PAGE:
The actual carillon musical instrument sits on a truck bed while being played in front of the parliament of Canada in Ottawa, 2016.

The Venice Performing Arts Center, on the campus of Venice High School, could be just the spot for a donated carillon musical instrument.

That was the conclusion drawn Tuesday by the Venice City Council, who were offered the instrument.

Public Works director James Clinch came up with two other possible locations, including the Venice Municipal Airport and Legacy Trail Park near the Historic Venice Train Depot.

Council members were cool to Legacy Park as a potential spot. Council Member Bob Daniels reminded the board that when Legacy Park was first envisioned, it included an amphitheater for musical bands and symphonies, but neighbors strongly objected and any form of band stand was eventually withdrawn from the plan.

Besides, members said, the city is in the midst of negotiating a new agreement to handle the maintenance of city parks and taking on any additional park expenditures now wouldn’t be prudent.

Daniels also warned that getting Federal Aviation Administration approval to place the musical instrument on airport grounds would also likely be a lengthy process.

Council members said the Performing Arts Center location was the perfect venue for the historic bell ringing concoction.

Wylie Crawford, who proposed to have a carillon donated to the city, agreed. Typically, the instrument is housed in a church or town hall bell tower, but this one is situated on a mobile truck bed.

Crawford, a certified carilloneur and past president of the World Carillon Federation, wants to arrange the loan of a portable 48-bell carillon located in Ohio. He committed to playing concerts and teaching others to play it, both for free, and said he looked forward to working with students and concert partners should the school district prove amenable to the carillon.

Crawford will need to approach the Sarasota County School District next, which has authority over all school property, thus taking City Council out of the equation.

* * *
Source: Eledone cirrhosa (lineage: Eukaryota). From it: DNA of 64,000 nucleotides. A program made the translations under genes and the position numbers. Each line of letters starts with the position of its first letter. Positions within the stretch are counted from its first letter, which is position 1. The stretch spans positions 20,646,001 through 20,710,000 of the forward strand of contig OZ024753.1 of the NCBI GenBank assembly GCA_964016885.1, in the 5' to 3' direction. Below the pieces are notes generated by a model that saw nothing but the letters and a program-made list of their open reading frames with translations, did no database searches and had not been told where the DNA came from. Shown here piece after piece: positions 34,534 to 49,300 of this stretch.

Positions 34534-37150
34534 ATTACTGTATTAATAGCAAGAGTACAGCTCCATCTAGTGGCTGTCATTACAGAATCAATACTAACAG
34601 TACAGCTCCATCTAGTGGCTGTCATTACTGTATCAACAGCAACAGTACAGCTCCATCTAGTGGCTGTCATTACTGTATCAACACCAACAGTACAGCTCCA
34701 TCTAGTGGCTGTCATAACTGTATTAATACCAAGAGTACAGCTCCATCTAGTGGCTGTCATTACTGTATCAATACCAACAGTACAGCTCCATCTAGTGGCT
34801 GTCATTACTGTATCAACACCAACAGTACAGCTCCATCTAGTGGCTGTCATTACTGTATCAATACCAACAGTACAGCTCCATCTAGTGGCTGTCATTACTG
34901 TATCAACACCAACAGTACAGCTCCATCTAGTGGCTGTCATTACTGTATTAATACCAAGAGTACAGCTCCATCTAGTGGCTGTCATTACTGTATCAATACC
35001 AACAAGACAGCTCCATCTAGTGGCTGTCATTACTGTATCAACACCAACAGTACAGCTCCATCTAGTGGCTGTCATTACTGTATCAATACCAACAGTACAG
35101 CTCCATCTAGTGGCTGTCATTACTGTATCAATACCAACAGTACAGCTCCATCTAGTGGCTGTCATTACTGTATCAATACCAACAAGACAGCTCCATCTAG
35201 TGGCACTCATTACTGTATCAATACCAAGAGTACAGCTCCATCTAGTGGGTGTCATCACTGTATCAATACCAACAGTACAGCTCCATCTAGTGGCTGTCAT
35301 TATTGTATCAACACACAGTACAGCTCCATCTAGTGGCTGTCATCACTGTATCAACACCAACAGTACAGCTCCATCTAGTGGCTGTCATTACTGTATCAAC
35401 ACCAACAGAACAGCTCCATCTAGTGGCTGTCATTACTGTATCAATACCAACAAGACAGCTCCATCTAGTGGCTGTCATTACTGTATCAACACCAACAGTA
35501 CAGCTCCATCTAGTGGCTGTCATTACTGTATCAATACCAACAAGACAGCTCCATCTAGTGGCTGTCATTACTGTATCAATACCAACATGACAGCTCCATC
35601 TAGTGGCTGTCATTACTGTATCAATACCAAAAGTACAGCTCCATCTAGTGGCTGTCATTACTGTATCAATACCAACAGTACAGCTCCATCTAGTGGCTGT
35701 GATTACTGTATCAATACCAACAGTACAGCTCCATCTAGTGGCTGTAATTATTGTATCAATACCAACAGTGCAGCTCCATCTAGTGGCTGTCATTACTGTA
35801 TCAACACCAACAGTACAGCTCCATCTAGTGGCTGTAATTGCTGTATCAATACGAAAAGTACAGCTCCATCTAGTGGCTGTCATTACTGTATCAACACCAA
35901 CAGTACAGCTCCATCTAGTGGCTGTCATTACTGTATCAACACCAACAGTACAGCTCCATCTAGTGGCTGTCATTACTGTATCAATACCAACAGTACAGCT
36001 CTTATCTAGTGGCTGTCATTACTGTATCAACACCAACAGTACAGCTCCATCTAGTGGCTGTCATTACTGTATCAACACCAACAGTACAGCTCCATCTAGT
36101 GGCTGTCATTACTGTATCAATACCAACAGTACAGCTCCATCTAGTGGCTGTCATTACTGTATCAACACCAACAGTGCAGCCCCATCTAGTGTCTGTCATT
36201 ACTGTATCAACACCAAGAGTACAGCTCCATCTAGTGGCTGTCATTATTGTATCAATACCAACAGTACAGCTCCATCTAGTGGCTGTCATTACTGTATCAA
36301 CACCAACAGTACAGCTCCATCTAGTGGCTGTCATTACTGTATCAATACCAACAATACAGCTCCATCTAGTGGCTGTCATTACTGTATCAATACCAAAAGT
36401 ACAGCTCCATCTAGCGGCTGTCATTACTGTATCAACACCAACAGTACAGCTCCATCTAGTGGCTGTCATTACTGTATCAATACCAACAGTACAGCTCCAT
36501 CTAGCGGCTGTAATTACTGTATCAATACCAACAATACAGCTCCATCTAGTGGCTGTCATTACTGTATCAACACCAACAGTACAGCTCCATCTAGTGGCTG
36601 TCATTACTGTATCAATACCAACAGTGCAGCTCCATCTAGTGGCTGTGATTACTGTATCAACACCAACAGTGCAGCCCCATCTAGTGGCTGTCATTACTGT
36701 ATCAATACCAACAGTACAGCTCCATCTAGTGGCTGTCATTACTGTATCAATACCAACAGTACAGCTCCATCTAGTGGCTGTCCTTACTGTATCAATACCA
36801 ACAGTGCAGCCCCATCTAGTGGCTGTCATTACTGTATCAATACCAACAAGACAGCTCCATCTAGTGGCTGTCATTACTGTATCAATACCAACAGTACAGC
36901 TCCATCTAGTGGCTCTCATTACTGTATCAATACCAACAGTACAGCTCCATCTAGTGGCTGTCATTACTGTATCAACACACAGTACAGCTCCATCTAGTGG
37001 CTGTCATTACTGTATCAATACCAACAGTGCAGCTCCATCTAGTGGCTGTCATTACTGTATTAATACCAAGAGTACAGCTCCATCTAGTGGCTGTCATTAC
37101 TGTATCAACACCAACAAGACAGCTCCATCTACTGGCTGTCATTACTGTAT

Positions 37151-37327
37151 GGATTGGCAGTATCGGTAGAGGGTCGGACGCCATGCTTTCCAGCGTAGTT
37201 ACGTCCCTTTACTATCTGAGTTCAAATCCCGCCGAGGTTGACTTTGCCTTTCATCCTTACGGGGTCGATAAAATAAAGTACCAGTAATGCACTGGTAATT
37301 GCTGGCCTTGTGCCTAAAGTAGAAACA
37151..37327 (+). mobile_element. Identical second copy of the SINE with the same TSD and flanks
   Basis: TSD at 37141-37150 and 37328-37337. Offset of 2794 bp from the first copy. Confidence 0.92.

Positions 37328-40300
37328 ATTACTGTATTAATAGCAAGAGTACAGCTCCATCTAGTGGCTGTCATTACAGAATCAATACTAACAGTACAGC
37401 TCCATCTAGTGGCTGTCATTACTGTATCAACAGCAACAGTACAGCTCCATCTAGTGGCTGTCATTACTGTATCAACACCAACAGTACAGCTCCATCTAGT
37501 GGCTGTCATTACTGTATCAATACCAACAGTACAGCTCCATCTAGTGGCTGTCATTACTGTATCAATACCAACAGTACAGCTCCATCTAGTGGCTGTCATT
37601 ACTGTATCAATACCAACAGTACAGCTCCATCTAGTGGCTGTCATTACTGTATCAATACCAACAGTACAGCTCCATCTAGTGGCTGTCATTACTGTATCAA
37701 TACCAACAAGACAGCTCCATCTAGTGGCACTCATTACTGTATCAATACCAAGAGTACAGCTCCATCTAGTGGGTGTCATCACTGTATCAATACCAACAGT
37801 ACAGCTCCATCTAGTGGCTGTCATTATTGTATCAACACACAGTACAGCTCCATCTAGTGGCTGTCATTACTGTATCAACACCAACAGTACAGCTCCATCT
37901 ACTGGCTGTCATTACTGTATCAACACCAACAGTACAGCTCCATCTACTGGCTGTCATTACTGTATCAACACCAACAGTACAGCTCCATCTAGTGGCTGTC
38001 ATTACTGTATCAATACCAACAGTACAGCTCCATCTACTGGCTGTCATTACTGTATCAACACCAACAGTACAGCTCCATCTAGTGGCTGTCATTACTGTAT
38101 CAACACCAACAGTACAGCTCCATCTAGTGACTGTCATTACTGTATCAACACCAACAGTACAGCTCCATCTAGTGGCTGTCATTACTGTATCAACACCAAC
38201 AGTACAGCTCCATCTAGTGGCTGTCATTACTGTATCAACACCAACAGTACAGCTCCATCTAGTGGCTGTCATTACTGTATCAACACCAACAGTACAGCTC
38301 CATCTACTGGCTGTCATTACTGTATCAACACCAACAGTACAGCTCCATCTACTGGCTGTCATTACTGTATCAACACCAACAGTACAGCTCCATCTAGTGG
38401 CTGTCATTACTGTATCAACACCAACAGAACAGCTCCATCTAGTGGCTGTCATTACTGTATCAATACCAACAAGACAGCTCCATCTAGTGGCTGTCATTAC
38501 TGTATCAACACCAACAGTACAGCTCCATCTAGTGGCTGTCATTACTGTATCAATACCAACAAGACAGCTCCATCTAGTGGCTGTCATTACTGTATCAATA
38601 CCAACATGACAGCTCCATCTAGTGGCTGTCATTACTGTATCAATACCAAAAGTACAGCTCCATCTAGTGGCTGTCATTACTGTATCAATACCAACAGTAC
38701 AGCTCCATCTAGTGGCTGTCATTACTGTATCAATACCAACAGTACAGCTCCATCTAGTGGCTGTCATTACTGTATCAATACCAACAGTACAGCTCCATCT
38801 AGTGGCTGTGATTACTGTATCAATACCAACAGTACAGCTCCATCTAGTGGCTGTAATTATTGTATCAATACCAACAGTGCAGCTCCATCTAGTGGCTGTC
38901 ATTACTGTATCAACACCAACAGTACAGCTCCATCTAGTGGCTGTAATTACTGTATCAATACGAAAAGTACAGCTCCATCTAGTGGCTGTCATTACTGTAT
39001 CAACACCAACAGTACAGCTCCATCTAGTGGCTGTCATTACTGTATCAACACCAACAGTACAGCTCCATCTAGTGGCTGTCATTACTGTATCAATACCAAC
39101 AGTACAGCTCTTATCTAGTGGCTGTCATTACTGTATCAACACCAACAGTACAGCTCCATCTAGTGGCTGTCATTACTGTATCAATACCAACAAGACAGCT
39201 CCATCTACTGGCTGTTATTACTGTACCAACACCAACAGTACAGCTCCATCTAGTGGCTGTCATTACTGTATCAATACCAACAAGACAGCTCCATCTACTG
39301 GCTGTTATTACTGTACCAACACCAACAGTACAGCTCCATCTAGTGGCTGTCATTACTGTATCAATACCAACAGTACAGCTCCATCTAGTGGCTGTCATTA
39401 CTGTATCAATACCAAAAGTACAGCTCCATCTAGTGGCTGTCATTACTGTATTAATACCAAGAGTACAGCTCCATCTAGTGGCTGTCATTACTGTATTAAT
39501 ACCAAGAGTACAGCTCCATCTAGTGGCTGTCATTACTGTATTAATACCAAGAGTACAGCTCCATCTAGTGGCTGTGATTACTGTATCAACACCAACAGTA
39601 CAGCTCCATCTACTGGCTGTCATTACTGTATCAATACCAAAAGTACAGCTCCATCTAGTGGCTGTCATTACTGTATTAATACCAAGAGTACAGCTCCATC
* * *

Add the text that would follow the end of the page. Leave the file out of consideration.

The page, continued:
It’s endorsement for the Performing Arts Center location, Crawford said, would be helpful.

Crawford is looking to find a secure “semi-permanent” location for the 13-ton instrument; insure it; and publicize the concerts.

It would need an area about the size of a tennis court with seating for an audience and a fence to protect it, according to his proposal.

Other businessAlso on Tuesday the Council took the following action:

• authorized a change order to Quality Enterprises USA Inc. for either $874,116.75 or $886,616.75 for Nokomis Avenue drainage facilities work. The higher price reflects an additional mobilization cost if the work is delayed a month, until after Easter. Council members said they didn’t want to get in the way of progress or cause any further delays in the downtown revitalization project and unanimously authorized the additional expenditure.

• approved a $2.3 million contract with Ajax/Tandem Construction for site work for the new public safety facility.

• approved a work assignment by King Engineering Associates Inc. for a water main replacement on West Venice Avenue.

• amended the Venice Police Department’s mutual aid agreement to include the Sarasota County Schools Police Department

• approved a grant agreement for the City Hall generator.

• authorized the purchase of a generator for the city’s booster station.

• held a private attorney/client meeting regarding City of Venice v. Neal Communities of SW FL LLC.

• approved Venice Museum and Archives as a Sarasota Centennial 2021 Partner.

• presented a 20-year Service Award to Thomas Davis, Solid Waste equipment operator.

• proclaimed the Week of March 17-23, 2019, as Florida Surveyors and Mappers Week.


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